Slowly but surely the world is waking up to the reality that diabetes is not only a preventable but a reversible condition, and that the drug-based model of symptom suppression and disease management has fatal flaws.
Wow! 6 grams per day? Well, I guess if I had diabetes, I would do it.While plants like cinnamon and gymnema sylvestre have received plenty of attention for diabetes over the years, one special plant extract that is beginning to stand out from the crowd as being exceptionally valuable as an anti-diabetic agent is turmeric. There are, in fact, 21 articles on turmeric's value in type 2 diabetes on our database alone.
Turmeric's primary polyphenol curcumin is the main compound in the plant that has been researched for it's blood sugar regulating properties. One particularly striking study, published in the American Diabetic Association's own journal, Diabetes Care, found turmeric extract to be 100% effective in preventing pre-diabetics from developing type 2 diabetes -- a feat of prevention that no FDA approved drug for type 2 diabetes has yet come even close to accomplishing.
t turns out that this spice may be a powerful therapeutic intervention for more than just type 2 diabetics. Pre-clinical research now reveals it may have a role in reversing pancreatic damage in insulin-dependent, type 1 diabetics, who are routinely told that their condition can not be cured. Type 1 diabetics are rarely educated to the fact that the root cause of their disorder can be addressed: namely, that the deficiency and/or dysfunction of the beta cells in the pancreas responsible for producing insulin can be repaired, as well as the autoimmune issues at the heart of the problem.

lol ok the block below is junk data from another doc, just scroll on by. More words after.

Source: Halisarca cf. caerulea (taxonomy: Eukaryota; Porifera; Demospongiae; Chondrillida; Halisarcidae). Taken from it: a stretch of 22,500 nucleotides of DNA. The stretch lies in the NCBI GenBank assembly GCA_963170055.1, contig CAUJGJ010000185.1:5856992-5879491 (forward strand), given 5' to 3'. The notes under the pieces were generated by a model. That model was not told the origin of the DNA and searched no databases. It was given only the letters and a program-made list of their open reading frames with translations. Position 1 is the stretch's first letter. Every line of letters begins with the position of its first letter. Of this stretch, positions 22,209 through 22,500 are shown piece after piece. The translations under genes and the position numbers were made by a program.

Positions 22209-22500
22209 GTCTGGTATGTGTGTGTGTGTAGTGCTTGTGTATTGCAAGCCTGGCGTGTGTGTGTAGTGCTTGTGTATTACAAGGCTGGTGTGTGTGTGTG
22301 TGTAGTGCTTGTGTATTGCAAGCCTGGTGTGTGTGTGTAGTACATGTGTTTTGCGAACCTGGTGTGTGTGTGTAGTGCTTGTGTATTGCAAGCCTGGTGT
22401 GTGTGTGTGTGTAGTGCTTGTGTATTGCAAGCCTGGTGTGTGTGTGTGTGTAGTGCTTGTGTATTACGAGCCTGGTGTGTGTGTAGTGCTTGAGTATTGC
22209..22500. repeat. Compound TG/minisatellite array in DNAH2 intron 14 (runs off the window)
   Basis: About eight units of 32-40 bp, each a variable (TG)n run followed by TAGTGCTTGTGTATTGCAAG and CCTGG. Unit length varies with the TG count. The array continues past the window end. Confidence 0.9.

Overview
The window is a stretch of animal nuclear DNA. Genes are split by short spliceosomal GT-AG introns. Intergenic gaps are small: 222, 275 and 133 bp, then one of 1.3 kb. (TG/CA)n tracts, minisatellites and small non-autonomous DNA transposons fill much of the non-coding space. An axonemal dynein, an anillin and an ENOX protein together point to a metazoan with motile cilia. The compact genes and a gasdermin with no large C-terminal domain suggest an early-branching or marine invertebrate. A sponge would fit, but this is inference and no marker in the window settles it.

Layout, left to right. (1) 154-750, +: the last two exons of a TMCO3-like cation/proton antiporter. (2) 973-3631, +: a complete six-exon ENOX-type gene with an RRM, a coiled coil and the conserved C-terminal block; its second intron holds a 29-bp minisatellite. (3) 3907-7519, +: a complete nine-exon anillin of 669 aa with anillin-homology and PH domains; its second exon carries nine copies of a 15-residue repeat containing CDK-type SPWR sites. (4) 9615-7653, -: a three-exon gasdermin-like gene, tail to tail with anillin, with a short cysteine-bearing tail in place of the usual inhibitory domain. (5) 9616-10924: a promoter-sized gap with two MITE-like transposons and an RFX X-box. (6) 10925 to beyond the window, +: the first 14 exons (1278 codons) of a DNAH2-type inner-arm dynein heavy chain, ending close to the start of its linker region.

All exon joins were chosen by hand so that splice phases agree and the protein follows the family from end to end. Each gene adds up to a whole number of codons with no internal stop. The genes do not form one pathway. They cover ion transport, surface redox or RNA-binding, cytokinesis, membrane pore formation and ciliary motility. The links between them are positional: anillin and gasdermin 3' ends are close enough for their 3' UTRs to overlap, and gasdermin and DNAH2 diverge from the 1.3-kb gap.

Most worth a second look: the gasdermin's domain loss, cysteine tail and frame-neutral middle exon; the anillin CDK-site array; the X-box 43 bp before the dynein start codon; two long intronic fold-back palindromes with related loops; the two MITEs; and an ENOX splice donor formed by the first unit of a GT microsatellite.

The daily dose used in this rodent study (80 mg/kg) was the body weight equivalent of 6,400 mg or 6.4 grams of curcumin for an average North American male adult (80 kilograms/176 lbs). Rodent and human physiology is, of course, radically different, but significant crossovers nonetheless do exist.